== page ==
Tomorrow I am taking Matthew to a new pediatrician in the city. Well, he's not a new pediatrician really, just new to us. He used to work in Jamaica where he delivered two of my nieces and my brother and cousin think he is just the greatest thing in the world.
I am hoping he can shed some light on a few issues Matthew has.
1. Matthew doesn't sleep. He's never been a good sleeper. As an infant I'd lay him down for a nap and an hour later he would still be laying there staring at the ceiling. More recently, he sleeps in five hour stretches. So, I put him down for the night at 7 p.m. and by midnight he's up again. He'll stay up for two and a half hours or more before finally settling back down and sleeping for another five hours. This has made for some very cranky days and nights.
Some nights he drops right off to sleep and other's he'll bounce for anywhere from one to three hours before finally allowing himself to go to sleep. And he'll purposely shake himself awake over and over again. I've tried everything. He has the same bedtime routine, the alarm goes off at the same time every morning, he rarely gets sugar and when he does it's usually at lunch or before so he has lots of time to burn off the energy. I've tried to get him to sleep with the lights on, the lights off, TV or other noise maker on but not where he can see it, or as silent as it's possible to be with eleven dogs and living in a rainforest. I've tried totally bundled up and barely anything on. Fan on. Fan off. I think you get the idea. Nothing works. When Matthew decides he's not going to sleep he just won't.
I've taken him to other doctors and their solutions were, give him Benadryl. That didn't work, it only made him more hyper. Give him chamomile tea. That didn't work, he only fussed over drinking his milk. Give him Ovaltine. Well, I didn't try that. And if all of the above doesn't work we can try child strength barbiturates. Gee... um... thanks but... um... no. I am not going to give my two year old child strength sleeping pills. The Benadryl was bad enough and I only broke down and tried that after nearly a month of not sleeping. Those were the days before the five hour stretches where he'd sleep until just after I went to bed and then he'd be up for the rest of the night. After over a month of getting one and two hours of sleep a night I was almost willing to try anything.
So, we are going to see what the doctor thinks.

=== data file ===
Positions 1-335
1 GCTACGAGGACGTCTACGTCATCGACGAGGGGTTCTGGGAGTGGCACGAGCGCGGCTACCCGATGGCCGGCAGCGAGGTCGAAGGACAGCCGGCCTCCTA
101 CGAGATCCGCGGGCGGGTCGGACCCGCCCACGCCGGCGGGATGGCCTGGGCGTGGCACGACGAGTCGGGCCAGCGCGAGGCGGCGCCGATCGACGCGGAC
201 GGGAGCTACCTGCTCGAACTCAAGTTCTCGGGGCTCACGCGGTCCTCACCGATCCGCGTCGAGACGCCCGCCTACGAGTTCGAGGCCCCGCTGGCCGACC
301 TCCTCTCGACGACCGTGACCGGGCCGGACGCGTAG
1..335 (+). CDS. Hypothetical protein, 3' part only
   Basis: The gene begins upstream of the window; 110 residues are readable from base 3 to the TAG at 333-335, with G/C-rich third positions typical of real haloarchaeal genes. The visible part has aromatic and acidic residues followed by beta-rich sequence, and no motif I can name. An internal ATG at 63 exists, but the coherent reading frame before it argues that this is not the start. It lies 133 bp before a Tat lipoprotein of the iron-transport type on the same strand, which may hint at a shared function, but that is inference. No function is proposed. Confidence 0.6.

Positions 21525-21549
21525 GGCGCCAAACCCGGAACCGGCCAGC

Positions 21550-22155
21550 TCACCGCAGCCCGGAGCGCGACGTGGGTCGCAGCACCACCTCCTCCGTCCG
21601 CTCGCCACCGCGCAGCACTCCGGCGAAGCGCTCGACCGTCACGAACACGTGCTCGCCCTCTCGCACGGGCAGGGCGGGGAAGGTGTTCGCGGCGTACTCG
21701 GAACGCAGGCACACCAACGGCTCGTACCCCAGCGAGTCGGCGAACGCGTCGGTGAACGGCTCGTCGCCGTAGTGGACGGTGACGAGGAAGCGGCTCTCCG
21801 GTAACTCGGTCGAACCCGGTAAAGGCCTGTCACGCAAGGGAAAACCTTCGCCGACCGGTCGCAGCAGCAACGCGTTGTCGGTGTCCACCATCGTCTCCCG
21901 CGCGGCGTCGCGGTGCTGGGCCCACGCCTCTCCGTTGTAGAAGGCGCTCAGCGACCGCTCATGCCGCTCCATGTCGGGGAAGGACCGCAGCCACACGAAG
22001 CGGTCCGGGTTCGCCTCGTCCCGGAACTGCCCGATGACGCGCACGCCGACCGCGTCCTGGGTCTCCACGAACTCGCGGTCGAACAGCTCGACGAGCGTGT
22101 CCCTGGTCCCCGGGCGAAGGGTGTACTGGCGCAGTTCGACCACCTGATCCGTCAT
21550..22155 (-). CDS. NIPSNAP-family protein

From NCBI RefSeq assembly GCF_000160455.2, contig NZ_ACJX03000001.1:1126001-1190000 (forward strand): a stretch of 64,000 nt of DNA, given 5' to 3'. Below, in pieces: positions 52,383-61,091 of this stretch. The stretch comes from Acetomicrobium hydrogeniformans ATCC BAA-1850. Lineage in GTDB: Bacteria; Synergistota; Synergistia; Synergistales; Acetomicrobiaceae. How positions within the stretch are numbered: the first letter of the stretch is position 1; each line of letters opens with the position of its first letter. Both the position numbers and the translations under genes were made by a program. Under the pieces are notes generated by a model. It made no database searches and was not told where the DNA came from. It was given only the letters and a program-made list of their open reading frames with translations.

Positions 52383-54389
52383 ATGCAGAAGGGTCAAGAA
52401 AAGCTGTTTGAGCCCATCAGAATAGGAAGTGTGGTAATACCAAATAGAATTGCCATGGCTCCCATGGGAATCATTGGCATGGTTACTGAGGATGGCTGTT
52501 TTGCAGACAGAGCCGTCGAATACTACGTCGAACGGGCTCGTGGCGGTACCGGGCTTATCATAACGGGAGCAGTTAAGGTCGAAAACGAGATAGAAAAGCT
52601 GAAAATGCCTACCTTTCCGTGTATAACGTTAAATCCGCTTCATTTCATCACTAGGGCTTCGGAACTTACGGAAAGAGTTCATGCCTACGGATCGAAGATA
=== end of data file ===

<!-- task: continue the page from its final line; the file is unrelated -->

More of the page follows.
2. Matthew often wakes up crying and tells me his legs hurt. Now, Matthew is a hypochondriac. This is a fact. An ant bite a month later is still worthy of being commiserated over, according to him. Often, I don't think his legs are hurting and I'll rub them for literally two swipes of my hand, ask him if they feel better and he'll tell me yes and sometimes he'll settle back into sleep. More often that's it, he's up. Sometimes though, I think they really are hurting him and only massaging them for upwards of fifteen minutes will settle him down. I don't mind massaging them but there has to be something more that can be done so they don't hurt him in the first place.
Again, I took him to the doctor and asked if he thought it might be restless leg syndrome. The immediate answer was, "No, it's just his muscles after he's had a busy day." Okay, I can buy that, I guess, but wouldn't it be better to examine him before coming to that conclusion?
3. Matthew doesn't speak. He's nearly two and a half and it's only in the last month that he's started saying "mama" and "mom". He also says, "yeah" but as I don't say that and no one he's around says it I am thinking it's his version of "yes".
I wasn't/am not particularly worried about this for a number of reasons. a) Matthew has done nothing early except sit up. (See number one for the reason to early sitting. Don't want to sleep, then let's sit.) b) He has said words in the past. Three examples: He called me "mama" just before his first birthday. He said "webra" while looking at a zebra shortly after that. He's copied his cousin and said "da" when my brother walked in the house. c) He has exceptional hearing and will get excited about the airplane or helicopter he hears coming thirty seconds before I, or anyone around us, hear it coming. He can also distinguish between the helicopter and the airplane and if I tell him the wrong one is coming he gives me a look like I should know better. d) Not that is really has anything to do with speech but it's one of the senses, he has amazing eyesight. He once pointed to a dead beetle, laying on it's back, with it's brown belly up, on the brown wooden floor... in the dark.
But, Matthew does communicate. He has a number of signs he does, water, please, thank you and then there are the points and grunts.
Anyway, I am partially freaking out that the doctor is going to tell me something horrible is wrong with him and partially totally calm.
We've been here before, my boy and me, and it turned out fine the first time, but that is a post for another day.
- Rainforest Mommy